The footprint of the doomed hotel was developed by a variety of firms - most failed - and building lots were eventually sold and cottages erected. I believe the hotel was located in present day Cape May from Broadway west along the beach where 2nd Avenue now ends. ( The Light of Asia - a giant wooden elephant related to Lucy in Margate was used as a gimmick to sell lots in the area but that is another story.)
The Mount Vernon Beach company produced a brochure and sold lots on a plot that began " 700 yards west of the West Jersey Railroad Station on Beach Avenue" ( current day Grant Street in Cape May.)
The development included what consists today of the western end of Cape May and the now deserted town of South Cape May. The resort currently ends on the western end of the beach and boardwalk which is today 2nd Avenue. Based on their brochure the Mount Vernon Beach company plotted streets that actually ran to 21 Avenue.
Building so close to the sea can be a gamble and most of the homes that extended t0 21st Avenue in South Cape May were eventually lost due to erosion and hurricanes. Many were saved and moved east. The streets in Cape May that extend west from and include Broadway - Patterson, First and Second Avenues- contain a number of the Mt Vernon Beach homes. The Thomas Weinman Cottage that once stood on a Mt Vernon Beach lot at Beach and Sixteenth ( see the image from the brochure) was moved to First Avenue ( see the new photo taken by me in 2009 .)
I often write that in an era when labor was less expensive than lumber homes were moved when the sea encroached. It was said that the movers were so skilled the cottage owners often left their china in their wall cabinets, and the cottage and plates came to rest on the new lot in one piece :)
Tuesday, July 14, 2009
In 1869 the West Jersey Railroad built the luxurious Stockton Hotel at a cost of over $300,000. ( I am posting a rare view of the hotel from my collection )
The mammoth new hotel could accommodate over 475 guests and the dining hall could accommodate 800. The Stockton was designed by noted architect Stephen Decatur Button who created plans for over thirty buildings in the city. Many historians believe he was responsible for the "feel" of the Cape May we love and cherish today. He not only designed numerous buildings but his style was incorporated in "pattern books;" books used by local builders for cottagers who could not afford their own architect.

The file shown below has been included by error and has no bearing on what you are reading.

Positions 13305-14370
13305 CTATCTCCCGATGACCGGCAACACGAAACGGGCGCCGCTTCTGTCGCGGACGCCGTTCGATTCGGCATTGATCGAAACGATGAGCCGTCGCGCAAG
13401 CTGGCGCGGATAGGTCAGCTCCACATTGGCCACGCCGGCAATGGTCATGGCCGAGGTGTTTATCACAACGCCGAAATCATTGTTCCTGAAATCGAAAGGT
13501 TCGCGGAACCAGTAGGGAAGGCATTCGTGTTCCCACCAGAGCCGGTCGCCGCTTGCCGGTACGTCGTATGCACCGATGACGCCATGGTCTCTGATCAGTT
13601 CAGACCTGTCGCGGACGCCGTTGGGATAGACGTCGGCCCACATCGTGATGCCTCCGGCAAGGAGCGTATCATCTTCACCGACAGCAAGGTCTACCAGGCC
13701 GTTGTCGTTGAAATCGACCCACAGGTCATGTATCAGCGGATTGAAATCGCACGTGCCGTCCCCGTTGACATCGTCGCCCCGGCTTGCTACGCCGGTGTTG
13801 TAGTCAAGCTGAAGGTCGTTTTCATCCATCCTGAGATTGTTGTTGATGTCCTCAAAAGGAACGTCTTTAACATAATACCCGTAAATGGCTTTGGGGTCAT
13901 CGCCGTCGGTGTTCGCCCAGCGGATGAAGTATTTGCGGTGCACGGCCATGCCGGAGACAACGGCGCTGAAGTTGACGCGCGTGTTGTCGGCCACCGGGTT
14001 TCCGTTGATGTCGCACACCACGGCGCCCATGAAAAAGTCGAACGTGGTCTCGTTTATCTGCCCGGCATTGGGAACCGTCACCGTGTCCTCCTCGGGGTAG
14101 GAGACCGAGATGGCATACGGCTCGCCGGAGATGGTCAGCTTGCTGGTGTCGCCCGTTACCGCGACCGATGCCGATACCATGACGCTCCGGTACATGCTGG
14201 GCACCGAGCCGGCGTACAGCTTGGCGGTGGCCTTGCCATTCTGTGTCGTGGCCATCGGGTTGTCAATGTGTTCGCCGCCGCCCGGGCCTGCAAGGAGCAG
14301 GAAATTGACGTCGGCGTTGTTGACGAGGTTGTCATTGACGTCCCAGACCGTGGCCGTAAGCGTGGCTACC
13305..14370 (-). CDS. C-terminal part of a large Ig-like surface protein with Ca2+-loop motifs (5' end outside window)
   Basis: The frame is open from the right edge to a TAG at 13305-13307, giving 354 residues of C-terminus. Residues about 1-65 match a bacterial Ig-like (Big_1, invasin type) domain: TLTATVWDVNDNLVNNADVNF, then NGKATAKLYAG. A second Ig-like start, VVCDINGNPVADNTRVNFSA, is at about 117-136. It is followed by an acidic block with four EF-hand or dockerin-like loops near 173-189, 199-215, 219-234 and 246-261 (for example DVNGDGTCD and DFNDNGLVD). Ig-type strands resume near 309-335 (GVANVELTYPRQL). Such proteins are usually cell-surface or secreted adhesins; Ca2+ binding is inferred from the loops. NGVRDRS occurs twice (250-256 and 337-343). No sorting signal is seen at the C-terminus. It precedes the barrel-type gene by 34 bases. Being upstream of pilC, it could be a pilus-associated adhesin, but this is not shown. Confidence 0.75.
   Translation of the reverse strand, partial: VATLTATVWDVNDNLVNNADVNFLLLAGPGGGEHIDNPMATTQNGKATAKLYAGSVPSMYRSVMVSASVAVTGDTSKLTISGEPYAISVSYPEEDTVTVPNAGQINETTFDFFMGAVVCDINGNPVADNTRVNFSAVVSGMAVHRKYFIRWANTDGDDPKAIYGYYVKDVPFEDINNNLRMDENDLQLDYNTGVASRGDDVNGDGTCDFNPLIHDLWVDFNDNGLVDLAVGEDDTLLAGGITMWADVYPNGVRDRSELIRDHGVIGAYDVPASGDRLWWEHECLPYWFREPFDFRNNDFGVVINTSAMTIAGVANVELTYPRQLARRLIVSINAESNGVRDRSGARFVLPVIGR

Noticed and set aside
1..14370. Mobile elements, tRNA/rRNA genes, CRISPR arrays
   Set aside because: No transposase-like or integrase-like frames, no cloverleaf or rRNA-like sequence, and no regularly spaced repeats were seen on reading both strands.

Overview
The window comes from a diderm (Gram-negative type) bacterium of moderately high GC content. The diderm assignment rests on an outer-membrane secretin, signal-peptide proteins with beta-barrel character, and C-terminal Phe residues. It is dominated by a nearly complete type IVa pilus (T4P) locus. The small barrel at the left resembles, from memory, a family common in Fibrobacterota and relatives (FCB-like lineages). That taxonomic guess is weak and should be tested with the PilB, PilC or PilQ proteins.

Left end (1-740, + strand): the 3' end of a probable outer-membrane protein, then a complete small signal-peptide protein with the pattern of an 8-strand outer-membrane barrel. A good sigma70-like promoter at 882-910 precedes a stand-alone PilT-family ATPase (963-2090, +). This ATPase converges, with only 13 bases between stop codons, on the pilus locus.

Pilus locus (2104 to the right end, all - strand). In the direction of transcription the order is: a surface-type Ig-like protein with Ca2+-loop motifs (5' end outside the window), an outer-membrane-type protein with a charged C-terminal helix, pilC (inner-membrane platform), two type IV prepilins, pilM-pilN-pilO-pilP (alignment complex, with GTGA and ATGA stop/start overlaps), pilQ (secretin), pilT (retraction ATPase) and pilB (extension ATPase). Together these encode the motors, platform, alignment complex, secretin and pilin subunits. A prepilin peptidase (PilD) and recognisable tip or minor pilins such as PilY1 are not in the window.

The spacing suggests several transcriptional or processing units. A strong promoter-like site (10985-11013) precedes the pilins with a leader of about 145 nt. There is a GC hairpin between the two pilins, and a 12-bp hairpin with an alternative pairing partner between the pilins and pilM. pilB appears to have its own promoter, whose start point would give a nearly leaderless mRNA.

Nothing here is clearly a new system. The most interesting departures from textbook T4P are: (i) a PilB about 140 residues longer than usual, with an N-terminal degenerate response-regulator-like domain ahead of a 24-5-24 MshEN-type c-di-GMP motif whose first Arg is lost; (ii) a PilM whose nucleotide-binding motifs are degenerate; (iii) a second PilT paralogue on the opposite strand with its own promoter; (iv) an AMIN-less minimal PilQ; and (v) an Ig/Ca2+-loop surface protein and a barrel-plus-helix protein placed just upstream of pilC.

The Cape May Ocean Wave reported on the new hotel:
"By the time dinner and speeches were fairly over, the evening train from Philadelphia arrived, when guests crowded in, filling an extra page of the register with names of permanent boarders, and these have continued to daily increase ever since."
The hotel survived the Great Fire of 1878 that destroyed 35 acres of the city center. The Stockton Hotel had a long run eventually being torn down in 1910 to make way for new construction. The next time you are in Cape May take a walk down Gurney Street from the beach and you will see the eight Stockton Row cottages on your left that were once shadowed by the massive hotel. They were built by the same railroad in 1870/1871.
( photo copyright 2009 Emil R Salvini )
Monday, July 6, 2009
Saturday, July 4, 2009
It is believed that the African American dance form, the Cake Walk, originated on plantations in the deep South.
In the era before emancipation the best dancers would form a Cake Walk line and tradition states the winner often received a cake..thus the popular term, " That really takes the cake."
Atlantic City- and Young's Pier - was the first resort to feature Cake Walk dancers with African Americans as a popular act for tourists. Pictured here is a troupe posing on the pier circa 1910.
In later years white dancers would use black face to imitate the dancers but the genuine art form was an African American original. I would have loved to see this act in person.
( from the collection of Joseph Milligan III )